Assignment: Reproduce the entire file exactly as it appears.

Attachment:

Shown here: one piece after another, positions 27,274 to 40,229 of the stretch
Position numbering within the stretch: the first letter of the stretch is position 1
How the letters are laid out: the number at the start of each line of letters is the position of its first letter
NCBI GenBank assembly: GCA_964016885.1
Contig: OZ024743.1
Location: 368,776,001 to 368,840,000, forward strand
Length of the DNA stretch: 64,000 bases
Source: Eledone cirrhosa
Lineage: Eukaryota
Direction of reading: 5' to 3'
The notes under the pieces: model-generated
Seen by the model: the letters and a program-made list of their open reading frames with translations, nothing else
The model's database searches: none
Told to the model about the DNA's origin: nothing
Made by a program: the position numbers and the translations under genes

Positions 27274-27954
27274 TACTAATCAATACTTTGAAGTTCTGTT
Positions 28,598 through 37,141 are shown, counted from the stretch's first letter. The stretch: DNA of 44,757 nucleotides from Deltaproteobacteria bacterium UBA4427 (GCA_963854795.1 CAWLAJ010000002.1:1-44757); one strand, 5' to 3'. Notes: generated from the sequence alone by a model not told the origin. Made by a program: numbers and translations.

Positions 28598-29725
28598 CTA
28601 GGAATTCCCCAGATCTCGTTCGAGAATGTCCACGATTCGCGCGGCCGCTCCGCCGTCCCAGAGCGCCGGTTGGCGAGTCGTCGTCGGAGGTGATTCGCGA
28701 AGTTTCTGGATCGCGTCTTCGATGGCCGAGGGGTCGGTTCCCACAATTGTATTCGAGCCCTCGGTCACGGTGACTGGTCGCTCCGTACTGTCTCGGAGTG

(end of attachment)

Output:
Shown here: one piece after another, positions 27,274 to 40,229 of the stretch
Position numbering within the stretch: the first letter of the stretch is position 1
How the letters are laid out: the number at the start of each line of letters is the position of its first letter
NCBI GenBank assembly: GCA_964016885.1
Contig: OZ024743.1
Location: 368,776,001 to 368,840,000, forward strand
Length of the DNA stretch: 64,000 bases
Source: Eledone cirrhosa
Lineage: Eukaryota
Direction of reading: 5' to 3'
The notes under the pieces: model-generated
Seen by the model: the letters and a program-made list of their open reading frames with translations, nothing else
The model's database searches: none
Told to the model about the DNA's origin: nothing
Made by a program: the position numbers and the translations under genes

Positions 27274-27954
27274 TACTAATCAATACTTTGAAGTTCTGTT
Positions 28,598 through 37,141 are shown, counted from the stretch's first letter. The stretch: DNA of 44,757 nucleotides from Deltaproteobacteria bacterium UBA4427 (GCA_963854795.1 CAWLAJ010000002.1:1-44757); one strand, 5' to 3'. Notes: generated from the sequence alone by a model not told the origin. Made by a program: numbers and translations.

Positions 28598-29725
28598 CTA
28601 GGAATTCCCCAGATCTCGTTCGAGAATGTCCACGATTCGCGCGGCCGCTCCGCCGTCCCAGAGCGCCGGTTGGCGAGTCGTCGTCGGAGGTGATTCGCGA
28701 AGTTTCTGGATCGCGTCTTCGATGGCCGAGGGGTCGGTTCCCACAATTGTATTCGAGCCCTCGGTCACGGTGACTGGTCGCTCCGTACTGTCTCGGAGTG